Trendspotting at the 2017 TNNA Summer Trade Show

The 2017 TNNA Summer Show returned to Columbus, OH this June, giving attendees a glimpse at what the fiber world has in store for the fall and winter season. It may seem strange to be thinking about warm yarns and snuggly sweaters as summer kicks into high gear, but it’s never too early to start planning for autumn.

Here are some of the top yarn trends spotted while walking the show floor:

Single Ply Yarns

Expect to see a greater variety in yarn weights and fiber content at your LYS this fall, ranging from the popular fingering and sport weight through chunkier options. Color palettes ran the gamut from natural or undyed options (such as Big Montana from Tahki Stacy Charles Yarns, below), to a variety of hand-dyed techniques such as shaded solids, variegated, and speckles (one of the many single ply offerings from Manos del Uruguay, Serpentina, is shown below), to mill-dyed options.

Chunky Knits

Big yarn, big needles, and lots of texture – newer knitters and crocheters seem drawn to these projects which can often be worked up in a matter of hours! Even experienced crafters can’t resist the promise of instant gratification. While most of the options were single ply, new exhibitor Fair Isle Yarn introduced a marled three-ply yarn in their booth (shown below).

Gradient Skeins & Mini Skeins (Still!)

The mania for gradient yarns and mini skeins shows no signs of slowing down, judging by the number of options spotted on the show floor. More than half of the vendors had one or both of these popular options on display, such as the Party of Five gradient kits from Sweet Georgia Yarns (shown below). Mini skein sets in complementary colors (rather than gradients) were also an emerging trend, undoubtedly the result of popular patterns using multiple colors such as the Find Your Fade shawl. We spotted some from Mountain Colors, they introduced more colorways of their popular Perspectives Kits with complementary colors (shown below). 

Fiber Content

Natural yarns and fibers are still all the rage, but many of these offerings had an interesting twist when it comes to the fiber content. Mohair, yak and bison join the cast of luxury fibers such as silk and cashmere which are frequently blended with wools. Breed-specific wools continued their surge in popularity: Mountain Meadow Wool showcased a variety of their fibers (shown below) sourced from local ranches which are then spun into yarn at their mill in Wyoming; Blue Sky Fibers announced American Scenic, a limited edition yarn in collaboration with the Long Island Yarn & Farm company (pictured below).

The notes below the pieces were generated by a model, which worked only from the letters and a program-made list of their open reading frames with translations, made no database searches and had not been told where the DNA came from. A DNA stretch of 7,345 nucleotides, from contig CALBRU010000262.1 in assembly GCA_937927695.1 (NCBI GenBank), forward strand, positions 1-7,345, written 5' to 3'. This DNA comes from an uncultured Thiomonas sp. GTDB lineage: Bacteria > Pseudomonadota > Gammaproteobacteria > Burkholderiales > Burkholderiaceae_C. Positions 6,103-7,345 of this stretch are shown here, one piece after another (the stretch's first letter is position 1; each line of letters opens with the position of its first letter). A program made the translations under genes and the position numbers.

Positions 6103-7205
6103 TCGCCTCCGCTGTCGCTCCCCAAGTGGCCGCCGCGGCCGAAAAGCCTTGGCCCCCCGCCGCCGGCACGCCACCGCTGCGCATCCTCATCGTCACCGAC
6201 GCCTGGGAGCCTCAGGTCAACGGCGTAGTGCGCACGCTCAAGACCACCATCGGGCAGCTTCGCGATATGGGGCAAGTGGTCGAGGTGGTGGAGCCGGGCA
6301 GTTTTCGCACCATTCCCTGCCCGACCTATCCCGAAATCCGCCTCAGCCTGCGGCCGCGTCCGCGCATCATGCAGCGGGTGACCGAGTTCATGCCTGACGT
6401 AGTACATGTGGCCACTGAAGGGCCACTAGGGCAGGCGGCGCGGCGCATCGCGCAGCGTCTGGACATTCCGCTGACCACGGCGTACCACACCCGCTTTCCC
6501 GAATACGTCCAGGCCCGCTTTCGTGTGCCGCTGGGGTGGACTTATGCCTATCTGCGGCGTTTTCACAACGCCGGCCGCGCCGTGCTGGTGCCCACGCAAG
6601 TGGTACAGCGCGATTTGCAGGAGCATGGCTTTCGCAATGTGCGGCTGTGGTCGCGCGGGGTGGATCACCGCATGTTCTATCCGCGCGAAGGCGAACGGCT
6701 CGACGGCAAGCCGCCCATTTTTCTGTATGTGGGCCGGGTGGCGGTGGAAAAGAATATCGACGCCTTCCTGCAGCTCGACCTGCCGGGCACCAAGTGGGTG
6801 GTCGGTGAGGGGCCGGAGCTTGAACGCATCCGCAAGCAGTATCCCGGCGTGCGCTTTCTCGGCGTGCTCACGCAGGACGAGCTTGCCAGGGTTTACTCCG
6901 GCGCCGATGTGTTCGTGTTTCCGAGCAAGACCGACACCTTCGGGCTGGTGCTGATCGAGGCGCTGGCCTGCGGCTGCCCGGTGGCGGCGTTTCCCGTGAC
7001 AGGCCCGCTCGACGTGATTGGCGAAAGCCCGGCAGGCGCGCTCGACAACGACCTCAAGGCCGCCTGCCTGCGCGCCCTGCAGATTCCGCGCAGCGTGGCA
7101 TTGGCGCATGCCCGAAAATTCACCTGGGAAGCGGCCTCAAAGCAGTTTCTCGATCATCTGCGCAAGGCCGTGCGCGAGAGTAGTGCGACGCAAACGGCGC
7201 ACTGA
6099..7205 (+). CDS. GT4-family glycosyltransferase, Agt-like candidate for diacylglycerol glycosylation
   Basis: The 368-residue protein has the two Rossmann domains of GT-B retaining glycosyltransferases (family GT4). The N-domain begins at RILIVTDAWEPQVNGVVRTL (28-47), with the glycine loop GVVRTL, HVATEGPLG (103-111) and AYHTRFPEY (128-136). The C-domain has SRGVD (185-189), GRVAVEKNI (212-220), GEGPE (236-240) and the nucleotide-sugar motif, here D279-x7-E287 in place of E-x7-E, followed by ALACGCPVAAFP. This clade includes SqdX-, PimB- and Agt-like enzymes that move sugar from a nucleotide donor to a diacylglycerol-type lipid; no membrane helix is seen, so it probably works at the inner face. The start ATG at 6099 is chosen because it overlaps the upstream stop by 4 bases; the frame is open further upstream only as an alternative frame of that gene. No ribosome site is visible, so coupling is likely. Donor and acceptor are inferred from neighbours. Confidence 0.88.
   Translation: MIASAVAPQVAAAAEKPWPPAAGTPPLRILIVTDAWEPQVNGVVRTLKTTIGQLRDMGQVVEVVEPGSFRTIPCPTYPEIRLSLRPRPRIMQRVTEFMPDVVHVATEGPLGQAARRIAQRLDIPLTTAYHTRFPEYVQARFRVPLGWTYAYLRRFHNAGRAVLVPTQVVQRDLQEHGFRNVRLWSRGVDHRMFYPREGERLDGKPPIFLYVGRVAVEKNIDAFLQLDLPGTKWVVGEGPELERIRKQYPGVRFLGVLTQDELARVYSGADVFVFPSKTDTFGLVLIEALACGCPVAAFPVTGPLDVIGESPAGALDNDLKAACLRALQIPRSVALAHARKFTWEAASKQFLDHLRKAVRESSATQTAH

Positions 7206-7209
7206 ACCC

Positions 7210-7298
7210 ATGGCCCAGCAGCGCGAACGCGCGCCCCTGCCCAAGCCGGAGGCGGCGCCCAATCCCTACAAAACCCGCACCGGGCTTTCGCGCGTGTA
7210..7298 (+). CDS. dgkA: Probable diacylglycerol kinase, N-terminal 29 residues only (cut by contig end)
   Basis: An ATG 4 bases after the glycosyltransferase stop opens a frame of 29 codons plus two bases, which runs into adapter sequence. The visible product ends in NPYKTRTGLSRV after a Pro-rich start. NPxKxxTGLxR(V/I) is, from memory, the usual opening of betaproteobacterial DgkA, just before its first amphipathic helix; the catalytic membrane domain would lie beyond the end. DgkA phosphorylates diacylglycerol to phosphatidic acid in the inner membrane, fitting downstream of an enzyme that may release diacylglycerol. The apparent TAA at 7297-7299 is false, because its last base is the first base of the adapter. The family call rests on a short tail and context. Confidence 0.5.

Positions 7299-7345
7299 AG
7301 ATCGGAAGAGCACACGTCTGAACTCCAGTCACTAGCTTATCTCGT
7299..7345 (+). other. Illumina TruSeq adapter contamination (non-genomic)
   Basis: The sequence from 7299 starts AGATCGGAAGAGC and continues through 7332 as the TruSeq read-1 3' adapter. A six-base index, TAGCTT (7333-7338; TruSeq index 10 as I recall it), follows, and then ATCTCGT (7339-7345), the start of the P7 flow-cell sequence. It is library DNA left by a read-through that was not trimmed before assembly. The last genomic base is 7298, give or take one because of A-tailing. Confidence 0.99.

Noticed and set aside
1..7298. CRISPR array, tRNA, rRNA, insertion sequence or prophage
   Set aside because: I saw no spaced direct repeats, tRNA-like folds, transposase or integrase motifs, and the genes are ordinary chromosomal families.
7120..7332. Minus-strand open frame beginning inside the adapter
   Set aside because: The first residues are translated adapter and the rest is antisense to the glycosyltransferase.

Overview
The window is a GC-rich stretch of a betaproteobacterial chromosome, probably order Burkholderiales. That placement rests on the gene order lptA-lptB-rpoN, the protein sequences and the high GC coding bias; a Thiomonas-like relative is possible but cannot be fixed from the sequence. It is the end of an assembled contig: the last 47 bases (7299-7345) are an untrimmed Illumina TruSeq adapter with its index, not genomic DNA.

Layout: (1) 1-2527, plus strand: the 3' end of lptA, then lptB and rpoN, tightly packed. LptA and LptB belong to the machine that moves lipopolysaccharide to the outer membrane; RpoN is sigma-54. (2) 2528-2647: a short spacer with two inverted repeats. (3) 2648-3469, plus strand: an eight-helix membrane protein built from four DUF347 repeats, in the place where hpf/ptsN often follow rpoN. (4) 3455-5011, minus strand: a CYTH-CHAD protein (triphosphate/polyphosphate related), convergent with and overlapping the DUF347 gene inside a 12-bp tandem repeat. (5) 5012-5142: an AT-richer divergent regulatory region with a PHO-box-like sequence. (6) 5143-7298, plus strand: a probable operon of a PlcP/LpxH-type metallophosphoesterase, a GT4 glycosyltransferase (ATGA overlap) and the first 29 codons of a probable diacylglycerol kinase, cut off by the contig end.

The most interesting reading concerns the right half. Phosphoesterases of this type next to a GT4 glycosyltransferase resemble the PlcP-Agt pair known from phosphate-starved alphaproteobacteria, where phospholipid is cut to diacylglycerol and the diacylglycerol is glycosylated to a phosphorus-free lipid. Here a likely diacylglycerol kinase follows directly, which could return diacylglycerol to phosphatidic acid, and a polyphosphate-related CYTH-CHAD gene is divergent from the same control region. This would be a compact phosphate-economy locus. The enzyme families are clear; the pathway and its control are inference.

From Etsy to Exhibition

There was a noticeable increase in the number of indie dyers exhibiting at the show, many of which have previously been spotted on Etsy or at fiber festivals and other yarn events open to the public. LYSOs had ample options to satisfy their customers’ demand for unique hand-dyed yarns in their shops, allowing them see and touch the yarn in person while also enticing new customers into their store. Brew City Yarns, ArtFil, Round Mountain Fibers, and Molly Girl Yarns (shown below) were just a few of the indie dyers newer to the show floor.

Stay up on the trends by listening to our new podcast, Business of Craft, created especially for crafty entrepreneurs. We’re also here to help you develop and market your products; call 719-539-3110 for more information on how Stitchcraft Marketing can help you achieve your business goals, or click here to contact Leanne.


Stefanie Goodwin-Ritter

Stefanie has become so integral to some of our clients, they list her as the marketing manager on their websites! She holds a B.A. from University of Missouri – Kansas City and refined her skills into an organizational and task-mastering machine. She picked up a pair of knitting needles in 2003 spent four years hand-dyeing yarn for Lorna’s Laces, so she likes to think she knows a thing or two about yarn. Naturally, she has cats, she’s also a drummer and been blogging about her craft exploits for several years on Handmade by Stefanie.

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